I mentioned a few weeks ago that I am wrapping up a project with one of my clients and beating the bushes for another project to take its place. As part of my search, I visited a former colleague who works at a small company in Southern California. This company designs a variety of products that utilize FPGAs exclusively (no ASICs), so I got a chance to understand a little bit more about the differences between ASIC and FPGA design. Here’s the follow-on then to my previous post An ASIC Guy Visits An FPGA World.
Recall that the first 4 observations from my previous visit to FPGA World were:
Observation #1 - FPGA people put their pants on one leg at a time, just like me.
Observation #2 - I thought that behavioral synthesis had died, but apparently it was just hibernating.
Observation #3 - Physical design of FPGAs is getting like ASICs.
Observation #4 - Verification of FPGAs is getting like ASICs.
Now for the new observations:
Observation #5 - Parts are damn cheap - According to the CTO of this company, Altera Cyclone parts can cost as little as $10-$20 each in sufficient quantities. A product that requires thousands or even tens of thousands will still cost less than a 90nm mask set. For many non-consumer products with quantities in this range, FPGAs are compelling from a cost standpoint.
True, the high-end parts can cost thousands or even tens of thousands each (e.g. for the latest Xilinx Virtex 6). But considering that a Virtex 6 part is 45nm and has the gate-count equivalent of almost 10M logic gates, what would an equivalent ASIC cost?
Observation # 6 - FPGA verification is different (at least for small to medium sized FPGAs) - Since it is so easy and fast and inexpensive (compared to ASIC) to synthesize and place and route an FPGA, much more of the functional verification is done in the lab on real hardware. Simulation is typically used to get a “warm and fuzzy” that the design is mostly functional, and then the rest is done in the lab with the actual FPGA. Tools like Xilinx ChipScope allow logic-analyzer-like access into the device, providing some, but not all, of the visibility that exists in a simulation. And once bugs are found, they can be fixed with an RTL change and reprogramming the FPGA.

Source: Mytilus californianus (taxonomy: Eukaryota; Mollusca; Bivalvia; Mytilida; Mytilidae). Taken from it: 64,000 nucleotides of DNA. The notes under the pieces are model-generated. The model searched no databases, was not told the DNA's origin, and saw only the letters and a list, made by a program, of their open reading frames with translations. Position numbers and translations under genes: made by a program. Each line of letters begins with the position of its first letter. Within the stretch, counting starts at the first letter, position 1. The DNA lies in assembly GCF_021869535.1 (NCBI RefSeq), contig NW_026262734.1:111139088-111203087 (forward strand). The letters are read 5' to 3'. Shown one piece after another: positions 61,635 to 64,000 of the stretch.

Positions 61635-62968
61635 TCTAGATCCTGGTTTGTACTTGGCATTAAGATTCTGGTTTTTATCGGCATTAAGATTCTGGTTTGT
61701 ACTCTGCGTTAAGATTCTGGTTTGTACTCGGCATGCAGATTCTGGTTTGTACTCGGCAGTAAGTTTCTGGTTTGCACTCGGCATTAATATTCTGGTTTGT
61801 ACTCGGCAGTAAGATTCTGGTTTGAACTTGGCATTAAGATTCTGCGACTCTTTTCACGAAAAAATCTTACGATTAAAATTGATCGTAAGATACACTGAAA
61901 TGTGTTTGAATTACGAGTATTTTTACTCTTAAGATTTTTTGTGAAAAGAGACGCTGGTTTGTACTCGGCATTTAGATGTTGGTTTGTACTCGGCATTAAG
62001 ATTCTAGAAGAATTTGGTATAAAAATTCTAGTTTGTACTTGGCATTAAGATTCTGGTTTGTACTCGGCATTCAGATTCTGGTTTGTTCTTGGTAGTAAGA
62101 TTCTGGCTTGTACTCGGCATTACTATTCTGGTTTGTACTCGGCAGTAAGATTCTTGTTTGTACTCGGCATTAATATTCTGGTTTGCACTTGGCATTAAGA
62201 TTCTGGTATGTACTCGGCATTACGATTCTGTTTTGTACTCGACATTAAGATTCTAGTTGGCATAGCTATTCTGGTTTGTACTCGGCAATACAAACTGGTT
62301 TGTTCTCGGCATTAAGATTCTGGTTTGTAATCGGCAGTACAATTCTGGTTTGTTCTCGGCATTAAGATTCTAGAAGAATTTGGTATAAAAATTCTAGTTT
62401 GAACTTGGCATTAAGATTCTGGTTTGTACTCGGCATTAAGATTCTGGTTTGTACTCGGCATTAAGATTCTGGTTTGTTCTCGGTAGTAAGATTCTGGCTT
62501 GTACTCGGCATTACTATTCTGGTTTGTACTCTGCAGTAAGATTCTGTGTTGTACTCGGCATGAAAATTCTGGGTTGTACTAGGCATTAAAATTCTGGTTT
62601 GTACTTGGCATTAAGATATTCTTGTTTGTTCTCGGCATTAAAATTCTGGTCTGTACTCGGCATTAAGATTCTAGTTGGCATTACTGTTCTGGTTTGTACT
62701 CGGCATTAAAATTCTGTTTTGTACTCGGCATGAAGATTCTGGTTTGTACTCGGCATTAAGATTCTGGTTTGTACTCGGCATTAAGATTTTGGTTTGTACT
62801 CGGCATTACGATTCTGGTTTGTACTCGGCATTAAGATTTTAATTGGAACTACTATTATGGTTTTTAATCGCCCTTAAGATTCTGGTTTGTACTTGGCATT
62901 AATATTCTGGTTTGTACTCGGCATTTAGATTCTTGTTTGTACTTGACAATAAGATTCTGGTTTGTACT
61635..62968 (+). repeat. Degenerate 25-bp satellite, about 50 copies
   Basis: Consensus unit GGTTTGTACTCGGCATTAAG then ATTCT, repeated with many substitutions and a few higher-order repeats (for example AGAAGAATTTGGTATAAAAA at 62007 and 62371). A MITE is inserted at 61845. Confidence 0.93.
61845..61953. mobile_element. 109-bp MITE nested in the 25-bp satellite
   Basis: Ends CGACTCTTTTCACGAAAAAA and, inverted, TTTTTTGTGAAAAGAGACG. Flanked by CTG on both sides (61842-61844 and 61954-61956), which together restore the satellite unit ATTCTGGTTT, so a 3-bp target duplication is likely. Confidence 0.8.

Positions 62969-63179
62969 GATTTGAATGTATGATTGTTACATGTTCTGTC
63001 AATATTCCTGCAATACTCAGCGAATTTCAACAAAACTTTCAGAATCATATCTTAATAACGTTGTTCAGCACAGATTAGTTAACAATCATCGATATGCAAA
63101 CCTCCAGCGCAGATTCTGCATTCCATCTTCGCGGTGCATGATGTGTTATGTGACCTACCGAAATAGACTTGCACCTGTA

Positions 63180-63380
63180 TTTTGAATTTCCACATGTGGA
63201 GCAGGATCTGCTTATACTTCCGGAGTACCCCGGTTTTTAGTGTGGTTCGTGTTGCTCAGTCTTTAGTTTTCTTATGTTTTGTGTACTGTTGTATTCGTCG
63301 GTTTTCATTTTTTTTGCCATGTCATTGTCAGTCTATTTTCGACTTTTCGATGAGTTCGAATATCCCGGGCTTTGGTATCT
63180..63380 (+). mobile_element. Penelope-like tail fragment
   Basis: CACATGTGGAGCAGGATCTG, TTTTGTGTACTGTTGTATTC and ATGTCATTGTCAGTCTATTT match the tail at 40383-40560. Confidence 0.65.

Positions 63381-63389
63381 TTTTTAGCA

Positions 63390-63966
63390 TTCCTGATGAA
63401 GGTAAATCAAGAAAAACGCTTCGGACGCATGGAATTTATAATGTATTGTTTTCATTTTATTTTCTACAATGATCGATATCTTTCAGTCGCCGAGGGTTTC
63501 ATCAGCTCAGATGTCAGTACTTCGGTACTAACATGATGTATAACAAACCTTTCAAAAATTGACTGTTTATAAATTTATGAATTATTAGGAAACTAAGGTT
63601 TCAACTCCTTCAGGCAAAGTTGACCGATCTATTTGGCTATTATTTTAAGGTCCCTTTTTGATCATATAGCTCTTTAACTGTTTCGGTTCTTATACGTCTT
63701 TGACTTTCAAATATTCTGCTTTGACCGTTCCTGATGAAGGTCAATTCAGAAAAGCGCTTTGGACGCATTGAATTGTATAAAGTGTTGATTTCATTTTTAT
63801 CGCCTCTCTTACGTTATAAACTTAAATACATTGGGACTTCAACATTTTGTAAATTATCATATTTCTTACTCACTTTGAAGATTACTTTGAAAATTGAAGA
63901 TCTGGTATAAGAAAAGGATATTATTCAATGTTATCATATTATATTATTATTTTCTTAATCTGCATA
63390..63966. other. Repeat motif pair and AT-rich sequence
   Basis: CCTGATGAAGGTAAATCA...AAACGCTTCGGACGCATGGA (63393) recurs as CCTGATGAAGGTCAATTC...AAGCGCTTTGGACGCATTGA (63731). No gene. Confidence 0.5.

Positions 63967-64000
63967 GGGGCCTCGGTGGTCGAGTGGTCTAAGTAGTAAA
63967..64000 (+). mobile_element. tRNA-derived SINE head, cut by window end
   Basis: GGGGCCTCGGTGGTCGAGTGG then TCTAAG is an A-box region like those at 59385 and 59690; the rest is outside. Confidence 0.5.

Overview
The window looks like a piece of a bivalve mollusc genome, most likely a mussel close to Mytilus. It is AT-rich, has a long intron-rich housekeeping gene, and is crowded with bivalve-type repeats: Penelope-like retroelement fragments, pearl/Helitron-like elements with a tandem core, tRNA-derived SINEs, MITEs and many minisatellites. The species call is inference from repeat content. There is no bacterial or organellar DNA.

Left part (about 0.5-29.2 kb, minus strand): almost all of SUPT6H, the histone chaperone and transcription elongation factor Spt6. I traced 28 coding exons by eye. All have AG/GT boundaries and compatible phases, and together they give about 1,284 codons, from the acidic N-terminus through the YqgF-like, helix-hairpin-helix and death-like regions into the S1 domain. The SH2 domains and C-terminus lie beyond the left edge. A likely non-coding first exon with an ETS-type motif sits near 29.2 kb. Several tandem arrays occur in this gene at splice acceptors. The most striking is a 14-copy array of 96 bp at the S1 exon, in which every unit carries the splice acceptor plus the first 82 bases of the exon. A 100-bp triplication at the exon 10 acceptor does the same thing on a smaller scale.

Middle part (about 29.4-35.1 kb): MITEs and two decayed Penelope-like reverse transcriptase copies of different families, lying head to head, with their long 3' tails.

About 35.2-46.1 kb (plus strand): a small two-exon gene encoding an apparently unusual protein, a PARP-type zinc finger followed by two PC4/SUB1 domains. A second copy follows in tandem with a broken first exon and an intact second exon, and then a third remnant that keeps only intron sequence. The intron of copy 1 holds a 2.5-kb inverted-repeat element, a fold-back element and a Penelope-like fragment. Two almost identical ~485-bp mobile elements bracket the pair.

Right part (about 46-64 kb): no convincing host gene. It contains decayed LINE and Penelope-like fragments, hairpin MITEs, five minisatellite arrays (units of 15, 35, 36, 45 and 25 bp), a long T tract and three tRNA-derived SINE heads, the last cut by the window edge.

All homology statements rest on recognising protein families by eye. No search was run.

One unique aspect of FPGA verification is that it can be done in phases or “spirals”. Perhaps only some of the requirements for the FPGA are complete or only part of the RTL is available. No problem. One can implement just that part of the design that is complete (for instance just the dataplane processing) and program the part. Since the same part can be used over and over, the cost to do this is basically $0. Once the rest of the RTL is available, the part can be reprogrammed again.
Observation # 7 - FPGA design tools are all free or dirt cheap - I think everybody knows this fact already, but it really hit home talking to this company. Almost all the tools they use for design are free or very inexpensive, yet the tools are more than capable to “get the job done”. In fact, the company probably could not operate in the black if they had to make the kind of investment that ASIC design tools require.
Observation # 8 - Many tools and methods common in the ASIC world are still uncommon in this FPGA world - For this company, there is no such thing as logical equivalence checking. Verification tools that perform formal verification of designs (formal proof), System-Verilog simulation, OVM, VMM…not used at all. Perhaps they’ll be used for the larger designs, but right now they are getting along fine without them.
FPGA verification is clearly the area that is the most controversial. In one camp are the “old skool” FPGA designers that want to get the part in the lab as soon as possible and eschew simulation. In the other camp are the high-level verification proponents who espouse the merits of coverage-driven and metric-driven verification and recommend achieving complete coverage in simulation. I think it would really be fun to host a panel discussion with representatives from both camps and have them debate these points. I think we’d learn a lot.
harry the ASIC guy